|Blood Sweat & Tears: Spinning
By the time 1980’s Nuclear Blues was released, Blood Sweat & Tears had been through more personnel changes then Spinal Tap had drummers, or the Red Hot Chili Peppers had guitarists. The Spinning Wheel DVD features that 1980 lineup and a less than 60-minute concert recorded in the U.K.
The sound is horrible, the visual style dated, the hair and clothes look really, really bad and instead of giving the hits like “Spinning Wheel,” “You Make Me So Very Happy” and “And When I Die’ the time and treatment they deserve, the band blasts them off in a medley with about a verse and a chorus of each.
Other than that, how did you like the play, Mrs. Lincoln?
Singer David Clayton-Thomas (clad in cuffed jeans and a Members Only-like personalized Blood Sweat & Tears jacket) focuses on Nuclear Blues material like the awful, awful cover of Jimi Hendrix’s “Manic Depression.” At one point, after they rush through the hits and before he introduces an instrumental including a painfully long bass solo (the second bass solo of the night), Thomas remarks that the hits were the old, 1970’s Blood Sweat & Tears, and the new material is the 1980’s version of the band. Bring me back to the 70’s, please!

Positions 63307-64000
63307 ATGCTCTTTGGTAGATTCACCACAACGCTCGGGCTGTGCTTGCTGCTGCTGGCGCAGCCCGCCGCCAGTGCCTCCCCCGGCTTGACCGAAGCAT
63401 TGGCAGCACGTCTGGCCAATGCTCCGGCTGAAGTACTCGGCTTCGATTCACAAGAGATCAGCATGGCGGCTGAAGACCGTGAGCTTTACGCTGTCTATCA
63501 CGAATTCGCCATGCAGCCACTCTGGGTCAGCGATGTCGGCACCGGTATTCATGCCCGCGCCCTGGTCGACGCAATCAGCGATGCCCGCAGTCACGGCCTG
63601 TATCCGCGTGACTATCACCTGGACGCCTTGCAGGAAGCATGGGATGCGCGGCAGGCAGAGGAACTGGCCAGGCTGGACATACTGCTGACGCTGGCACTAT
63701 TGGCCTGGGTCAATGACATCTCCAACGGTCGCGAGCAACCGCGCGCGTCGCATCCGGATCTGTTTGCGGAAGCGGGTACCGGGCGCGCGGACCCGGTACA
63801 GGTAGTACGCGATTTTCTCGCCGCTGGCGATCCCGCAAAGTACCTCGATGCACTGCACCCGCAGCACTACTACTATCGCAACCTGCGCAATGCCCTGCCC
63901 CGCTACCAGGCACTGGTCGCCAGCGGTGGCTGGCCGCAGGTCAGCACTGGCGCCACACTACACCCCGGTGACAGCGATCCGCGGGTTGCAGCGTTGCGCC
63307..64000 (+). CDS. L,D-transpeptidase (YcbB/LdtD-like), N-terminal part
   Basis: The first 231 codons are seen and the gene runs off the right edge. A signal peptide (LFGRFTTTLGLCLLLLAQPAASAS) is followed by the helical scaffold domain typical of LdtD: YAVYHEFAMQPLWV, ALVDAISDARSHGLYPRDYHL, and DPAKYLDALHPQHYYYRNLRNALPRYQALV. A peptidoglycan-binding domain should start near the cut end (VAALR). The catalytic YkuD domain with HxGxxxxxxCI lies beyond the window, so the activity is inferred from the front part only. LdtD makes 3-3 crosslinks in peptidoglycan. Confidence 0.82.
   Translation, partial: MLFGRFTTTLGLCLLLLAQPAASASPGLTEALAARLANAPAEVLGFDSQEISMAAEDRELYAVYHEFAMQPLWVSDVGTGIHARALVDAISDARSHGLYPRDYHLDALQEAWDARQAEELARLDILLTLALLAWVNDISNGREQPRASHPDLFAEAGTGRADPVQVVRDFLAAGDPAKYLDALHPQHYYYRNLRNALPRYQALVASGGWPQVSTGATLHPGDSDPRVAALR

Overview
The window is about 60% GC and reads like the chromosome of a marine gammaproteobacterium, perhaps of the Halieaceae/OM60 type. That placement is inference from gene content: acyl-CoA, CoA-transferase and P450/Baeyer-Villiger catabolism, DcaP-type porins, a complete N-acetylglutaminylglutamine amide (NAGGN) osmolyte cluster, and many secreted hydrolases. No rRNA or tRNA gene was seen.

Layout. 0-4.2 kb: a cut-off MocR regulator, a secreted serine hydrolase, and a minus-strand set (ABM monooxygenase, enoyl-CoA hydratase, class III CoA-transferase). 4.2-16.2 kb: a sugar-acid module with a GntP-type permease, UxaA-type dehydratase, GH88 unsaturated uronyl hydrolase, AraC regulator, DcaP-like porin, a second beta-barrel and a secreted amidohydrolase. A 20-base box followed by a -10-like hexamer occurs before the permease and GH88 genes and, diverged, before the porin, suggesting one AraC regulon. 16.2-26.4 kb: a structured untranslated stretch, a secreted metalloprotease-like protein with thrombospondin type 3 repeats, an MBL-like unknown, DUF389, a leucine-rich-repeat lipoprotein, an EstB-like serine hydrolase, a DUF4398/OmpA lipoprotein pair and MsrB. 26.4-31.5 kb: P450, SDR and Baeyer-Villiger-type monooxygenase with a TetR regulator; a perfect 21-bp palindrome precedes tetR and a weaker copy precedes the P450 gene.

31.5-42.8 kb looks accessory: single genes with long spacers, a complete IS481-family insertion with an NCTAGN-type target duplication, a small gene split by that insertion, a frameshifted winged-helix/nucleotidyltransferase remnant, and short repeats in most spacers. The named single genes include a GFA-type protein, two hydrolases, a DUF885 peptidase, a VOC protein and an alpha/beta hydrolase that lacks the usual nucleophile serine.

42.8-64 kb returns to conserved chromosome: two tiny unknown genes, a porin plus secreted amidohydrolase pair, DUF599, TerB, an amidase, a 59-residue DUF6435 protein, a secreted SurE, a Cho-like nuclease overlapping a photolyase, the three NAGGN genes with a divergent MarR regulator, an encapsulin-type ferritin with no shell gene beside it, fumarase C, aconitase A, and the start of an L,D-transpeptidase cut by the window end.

For the uninitiated, Blood Sweat & Tears featured horns and some fusion-influenced arrangements with their pop songs; they are akin to Chicago, but don’t have as deep of a catalogue. In 1980, it appeared as if Clayton-Thomas wanted to distance himself from the material that established them as hitmakers and tried to focus in a new, more fusion-oriented direction. “Spanish Wine” starts off with a very interesting Spanish guitar solo before morphing into a mess, complete with the aforementioned dreaded bass solo. The song goes on for a long time with plenty of solo work for everybody, from the horns to the keyboards. Where is Chick Corea when you need him?
It is hard to watch. The video quality is bad, and it isn’t easy to listen to because the sound quality is bad; the choice of music isn’t even what you would expect from a DVD called “Spinning Wheel.” Go grab Sony’s The Collection and you’ll have the all the Blood Sweat & Tears you need. For the BS& W freak who appreciated all the jazzy arrangements and the fusion influence, Columbia’s What Goes Up: The Best of Blood Sweat & Tears is a double-disc set of all the album versions of the songs with the long jazzy solos and arrangements that were clipped from the radio versions. This is one you can skip -- if it was an unearthed treasure, they should put it back in the ground and cover it with dirt.
~ R. David Smola